Topics: Geosciences
    Published by Oxford University Press on behalf of The Deutsche Geophysikalische Gesellschaft (DGG) and the Royal Astronomical Society (RAS).
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  • 2
    Publication Date: 2013-06-14
    Description: Sorafenib ameliorates bleomycin-induced pulmonary fibrosis: potential roles in the inhibition of epithelial–mesenchymal transition and fibroblast activation Cell Death and Disease 4, e665 (June 2013). doi:10.1038/cddis.2013.154 Authors: Y-L Chen, X Zhang, J Bai, L Gai, X-L Ye, L Zhang, Q Xu, Y-X Zhang, L Xu, H-P Li & X Ding
    Keywords: sorafenibTGF-β signalingpulmonary fibrosisEMTfibroblast activation
    Electronic ISSN: 2041-4889
    Topics: Biology , Medicine
    Published by Springer Nature
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  • 3
    Publication Date: 2011-12-28
    Description: CD4 T cells play a critical role in regulating CD8 T-cell responses during chronic viral infection. Several studies in animal models and humans have shown that the absence of CD4 T-cell help results in severe dysfunction of virus-specific CD8 T cells. However, whether function can be restored in already exhausted CD8 T cells by providing CD4 T-cell help at a later time remains unexplored. In this study, we used a mouse model of chronic lymphocytic choriomeningitis virus (LCMV) infection to address this question. Adoptive transfer of LCMV-specific CD4 T cells into chronically infected mice restored proliferation and cytokine production by exhausted virus-specific CD8 T cells and reduced viral burden. Although the transferred CD4 T cells were able to enhance function in exhausted CD8 T cells, these CD4 T cells expressed high levels of the programmed cell death (PD)-1 inhibitory receptor. Blockade of the PD-1 pathway increased the ability of transferred LCMV-specific CD4 T cells to produce effector cytokines, improved rescue of exhausted CD8 T cells, and resulted in a striking reduction in viral load. These results suggest that CD4 T-cell immunotherapy alone or in conjunction with blockade of inhibitory receptors may be a promising approach for treating CD8 T-cell dysfunction in chronic infections and cancer.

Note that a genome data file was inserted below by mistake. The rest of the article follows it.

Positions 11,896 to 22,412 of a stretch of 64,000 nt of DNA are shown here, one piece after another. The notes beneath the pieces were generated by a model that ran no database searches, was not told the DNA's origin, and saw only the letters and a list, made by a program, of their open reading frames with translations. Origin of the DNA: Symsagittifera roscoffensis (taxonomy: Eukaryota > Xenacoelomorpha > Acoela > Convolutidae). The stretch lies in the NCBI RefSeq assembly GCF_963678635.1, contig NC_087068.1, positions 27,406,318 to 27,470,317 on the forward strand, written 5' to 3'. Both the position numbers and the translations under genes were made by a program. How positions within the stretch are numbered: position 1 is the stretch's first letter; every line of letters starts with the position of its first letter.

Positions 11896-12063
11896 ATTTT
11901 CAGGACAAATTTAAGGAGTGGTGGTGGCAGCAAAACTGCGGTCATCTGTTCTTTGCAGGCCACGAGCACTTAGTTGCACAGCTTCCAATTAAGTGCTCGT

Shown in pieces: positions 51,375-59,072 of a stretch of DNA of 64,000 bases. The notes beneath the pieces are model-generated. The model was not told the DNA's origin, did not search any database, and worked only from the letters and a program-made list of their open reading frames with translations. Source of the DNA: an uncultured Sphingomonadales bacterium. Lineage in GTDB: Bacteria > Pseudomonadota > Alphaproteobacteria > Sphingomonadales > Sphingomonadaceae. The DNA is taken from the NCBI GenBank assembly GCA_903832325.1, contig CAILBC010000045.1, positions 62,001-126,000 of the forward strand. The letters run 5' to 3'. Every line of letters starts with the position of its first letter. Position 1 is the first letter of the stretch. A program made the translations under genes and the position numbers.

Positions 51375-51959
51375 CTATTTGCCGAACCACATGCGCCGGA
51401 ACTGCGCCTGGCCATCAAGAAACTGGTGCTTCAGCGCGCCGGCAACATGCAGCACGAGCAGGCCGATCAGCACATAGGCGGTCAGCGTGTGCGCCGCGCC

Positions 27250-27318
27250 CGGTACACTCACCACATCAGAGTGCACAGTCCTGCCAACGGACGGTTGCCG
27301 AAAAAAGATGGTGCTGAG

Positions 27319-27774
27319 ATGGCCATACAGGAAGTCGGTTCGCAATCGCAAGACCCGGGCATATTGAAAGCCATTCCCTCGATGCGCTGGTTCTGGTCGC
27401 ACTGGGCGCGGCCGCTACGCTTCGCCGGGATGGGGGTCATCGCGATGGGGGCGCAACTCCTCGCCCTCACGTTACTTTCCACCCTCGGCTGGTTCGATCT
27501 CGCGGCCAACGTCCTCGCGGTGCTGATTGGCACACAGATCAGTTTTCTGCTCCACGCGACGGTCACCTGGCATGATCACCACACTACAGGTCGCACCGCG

Print ISSN: 0027-8424
    Electronic ISSN: 1091-6490
    Topics: Biology , Medicine , Natural Sciences in General